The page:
10 Things to Consider Before Getting a DogWritten by Louise Louis
1. Are there any size or weight restrictions on dogs within your condominium or community? Many won't allow dogs over 30-pounds.
2. Do you keep your home very warm? Some dogs are bothered by warm room temperatures. A Chihuahua would be a better choice than Shih Tzu in that case.
3. How much dog can you lift? A Pug is a happy-go-lucky companion but may weigh 18-pounds while a Yorkshire Terrier usually doesn't exceed 7-pounds.
4. How much grooming can you do? If arthritis is a problem, avoid longhaired breeds such as Pekingese or Maltese and look at short, smooth-haired dogs such as Toy Manchester Terrier. Beautiful coats are beautiful because they're groomed daily.
5. How much exercise does dog need? Any Terrier is a high-energy dog requiring outdoor exercise. On other hand, an English Toy Spaniel or Japanese Chin can get all exercise they need inside an apartment.
6. Is breed's temperament a good match with you? Some people find Toy Poodles too challenging and would do better with sweet-tempered Papillon.
Turquoise: The Native StoneWritten by Tony DiCorpo
Turquoise, derived from French word for Turkish has been adored since before 4000 BC. A lot of early European turquoise came from Middle East in what today is known as country of Turkey. That is where stone’s name hails from. It is said to have healing properties, therefore beneficial to human wellness by keeping blood pure and blood pressure low.
Turquoise is December’s birthstone and signifies success. It was once considered a luxury and only for truly noble, but has since found its way into everyday lives. It is found in many countries, including United States, mainly west and southwest areas. The best grade turquoise is from Iran (formerly Persia), Tibet and China. The southwestern United States boasts high-grade turquoise as well but in U.S. where it is predominately mined, (mainly Arizona, Nevada, New Mexico and Colorado) mines are either closed or fairly depleted. Therefore, most turquoise is imported from Tibet and other parts of world. The biggest use for turquoise today is by Native Americans to make jewelry.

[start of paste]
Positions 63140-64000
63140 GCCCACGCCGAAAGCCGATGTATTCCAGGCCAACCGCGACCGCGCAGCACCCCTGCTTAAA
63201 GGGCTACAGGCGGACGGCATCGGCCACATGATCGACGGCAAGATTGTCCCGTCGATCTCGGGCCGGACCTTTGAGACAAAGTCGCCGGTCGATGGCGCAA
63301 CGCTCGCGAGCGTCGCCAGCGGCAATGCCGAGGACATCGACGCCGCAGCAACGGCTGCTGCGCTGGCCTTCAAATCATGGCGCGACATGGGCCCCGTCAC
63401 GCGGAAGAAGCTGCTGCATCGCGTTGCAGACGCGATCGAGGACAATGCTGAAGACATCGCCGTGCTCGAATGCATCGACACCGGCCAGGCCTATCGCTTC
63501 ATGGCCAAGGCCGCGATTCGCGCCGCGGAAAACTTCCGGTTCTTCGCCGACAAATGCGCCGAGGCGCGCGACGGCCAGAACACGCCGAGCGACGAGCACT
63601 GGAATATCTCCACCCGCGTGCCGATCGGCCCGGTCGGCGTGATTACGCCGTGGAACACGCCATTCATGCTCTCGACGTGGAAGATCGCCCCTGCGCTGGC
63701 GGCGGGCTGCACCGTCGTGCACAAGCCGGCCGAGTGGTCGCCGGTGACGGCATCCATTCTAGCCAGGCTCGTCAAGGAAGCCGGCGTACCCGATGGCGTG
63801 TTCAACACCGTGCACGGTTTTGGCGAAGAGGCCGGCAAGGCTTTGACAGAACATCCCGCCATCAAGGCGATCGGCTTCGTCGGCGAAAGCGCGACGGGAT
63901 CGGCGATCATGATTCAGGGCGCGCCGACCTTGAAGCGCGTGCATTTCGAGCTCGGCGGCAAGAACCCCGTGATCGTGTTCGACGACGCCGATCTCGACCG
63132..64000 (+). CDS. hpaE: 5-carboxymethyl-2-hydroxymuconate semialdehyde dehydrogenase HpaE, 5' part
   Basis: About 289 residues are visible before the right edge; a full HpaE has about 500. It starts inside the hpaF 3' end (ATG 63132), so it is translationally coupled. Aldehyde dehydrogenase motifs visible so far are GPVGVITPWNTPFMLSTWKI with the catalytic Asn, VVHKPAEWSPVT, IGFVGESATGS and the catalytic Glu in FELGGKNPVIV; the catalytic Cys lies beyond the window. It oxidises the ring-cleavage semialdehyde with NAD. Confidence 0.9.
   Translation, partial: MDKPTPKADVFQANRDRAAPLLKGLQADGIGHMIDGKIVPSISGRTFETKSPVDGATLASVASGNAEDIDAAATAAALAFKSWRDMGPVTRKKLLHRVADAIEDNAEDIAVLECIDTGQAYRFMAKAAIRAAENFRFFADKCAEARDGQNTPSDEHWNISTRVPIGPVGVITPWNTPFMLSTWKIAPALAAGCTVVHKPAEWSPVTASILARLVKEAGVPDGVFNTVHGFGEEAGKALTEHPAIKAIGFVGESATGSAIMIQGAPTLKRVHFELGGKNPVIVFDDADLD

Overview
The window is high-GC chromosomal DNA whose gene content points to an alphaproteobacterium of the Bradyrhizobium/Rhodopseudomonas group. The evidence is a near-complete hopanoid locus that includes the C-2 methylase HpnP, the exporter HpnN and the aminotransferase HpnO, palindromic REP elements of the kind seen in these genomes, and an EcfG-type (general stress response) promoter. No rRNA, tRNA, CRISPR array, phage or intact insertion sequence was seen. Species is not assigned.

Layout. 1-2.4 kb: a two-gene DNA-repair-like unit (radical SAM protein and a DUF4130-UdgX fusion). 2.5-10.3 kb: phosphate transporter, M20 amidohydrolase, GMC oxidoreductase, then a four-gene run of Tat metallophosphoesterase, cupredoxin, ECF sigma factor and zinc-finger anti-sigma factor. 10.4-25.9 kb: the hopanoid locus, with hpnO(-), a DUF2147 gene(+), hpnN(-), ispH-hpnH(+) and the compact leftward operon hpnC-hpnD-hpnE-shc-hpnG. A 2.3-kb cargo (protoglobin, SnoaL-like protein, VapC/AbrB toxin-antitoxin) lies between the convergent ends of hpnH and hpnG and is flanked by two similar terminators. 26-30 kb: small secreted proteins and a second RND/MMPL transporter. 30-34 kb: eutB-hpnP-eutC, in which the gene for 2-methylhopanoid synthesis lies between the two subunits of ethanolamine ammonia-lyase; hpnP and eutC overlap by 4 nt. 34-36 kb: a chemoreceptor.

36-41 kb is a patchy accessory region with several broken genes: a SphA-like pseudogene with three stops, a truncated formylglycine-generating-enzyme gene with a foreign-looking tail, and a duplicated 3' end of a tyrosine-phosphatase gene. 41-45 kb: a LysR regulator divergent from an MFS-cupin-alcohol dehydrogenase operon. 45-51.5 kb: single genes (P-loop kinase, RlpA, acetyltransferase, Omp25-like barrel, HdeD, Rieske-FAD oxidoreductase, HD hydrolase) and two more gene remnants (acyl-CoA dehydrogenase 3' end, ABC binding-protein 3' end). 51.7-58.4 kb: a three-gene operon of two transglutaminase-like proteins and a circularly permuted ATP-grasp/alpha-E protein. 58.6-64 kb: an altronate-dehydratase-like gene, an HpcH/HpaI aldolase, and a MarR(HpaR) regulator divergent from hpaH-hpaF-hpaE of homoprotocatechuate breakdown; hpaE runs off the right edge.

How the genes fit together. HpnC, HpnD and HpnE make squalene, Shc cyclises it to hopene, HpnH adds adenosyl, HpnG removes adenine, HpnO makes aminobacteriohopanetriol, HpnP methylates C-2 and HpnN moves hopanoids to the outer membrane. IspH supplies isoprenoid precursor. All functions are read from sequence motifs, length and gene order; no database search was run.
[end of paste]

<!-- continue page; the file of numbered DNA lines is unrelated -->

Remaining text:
Turquoise is a mineral, a hydrous basic phosphate. It is comprised of copper and aluminum, which is formed as water trickles through a “host” stone for what is said to be about 30 million years. Yes, 30 million! That water, over time leaves a deposit in stone. The stone can hold onto moisture or dry out. If it dries out in sunlight it can change colors, anywhere from bright blue medium green. The colors can vary too, depending on mineral components. More aluminum equals a green to white color range. More copper equals a bluer color range. If there is an addition of zinc, a yellow-green color will appear. There is not a best color in general; it is a matter of personal taste, as is a matrix. Matrix, as it is called forms because turquoise stone itself takes on colors from host stone it forms in. The host rock has been seen in black, rust, brown and even darker shades of blue or green. The most commonly seen matrix is black. You can see it well as it often resembles a spider’s web and adds to beauty of stone, making it more sought after in jewelry.